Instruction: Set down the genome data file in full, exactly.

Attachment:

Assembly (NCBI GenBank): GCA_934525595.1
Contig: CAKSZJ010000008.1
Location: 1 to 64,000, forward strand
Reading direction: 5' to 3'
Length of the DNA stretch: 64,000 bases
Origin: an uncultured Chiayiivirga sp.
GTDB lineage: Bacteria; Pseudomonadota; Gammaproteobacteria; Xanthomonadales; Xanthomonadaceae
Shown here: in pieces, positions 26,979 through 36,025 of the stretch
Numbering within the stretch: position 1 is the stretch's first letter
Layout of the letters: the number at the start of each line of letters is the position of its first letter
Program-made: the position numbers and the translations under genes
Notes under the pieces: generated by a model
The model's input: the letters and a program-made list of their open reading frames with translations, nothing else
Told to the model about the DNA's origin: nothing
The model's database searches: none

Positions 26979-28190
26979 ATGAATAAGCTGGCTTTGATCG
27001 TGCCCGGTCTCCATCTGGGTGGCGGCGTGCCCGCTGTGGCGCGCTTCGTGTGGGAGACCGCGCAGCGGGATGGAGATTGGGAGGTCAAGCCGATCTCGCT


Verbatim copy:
Assembly (NCBI GenBank): GCA_934525595.1
Contig: CAKSZJ010000008.1
Location: 1 to 64,000, forward strand
Reading direction: 5' to 3'
Length of the DNA stretch: 64,000 bases
Origin: an uncultured Chiayiivirga sp.
GTDB lineage: Bacteria; Pseudomonadota; Gammaproteobacteria; Xanthomonadales; Xanthomonadaceae
Shown here: in pieces, positions 26,979 through 36,025 of the stretch
Numbering within the stretch: position 1 is the stretch's first letter
Layout of the letters: the number at the start of each line of letters is the position of its first letter
Program-made: the position numbers and the translations under genes
Notes under the pieces: generated by a model
The model's input: the letters and a program-made list of their open reading frames with translations, nothing else
Told to the model about the DNA's origin: nothing
The model's database searches: none

Positions 26979-28190
26979 ATGAATAAGCTGGCTTTGATCG
27001 TGCCCGGTCTCCATCTGGGTGGCGGCGTGCCCGCTGTGGCGCGCTTCGTGTGGGAGACCGCGCAGCGGGATGGAGATTGGGAGGTCAAGCCGATCTCGCT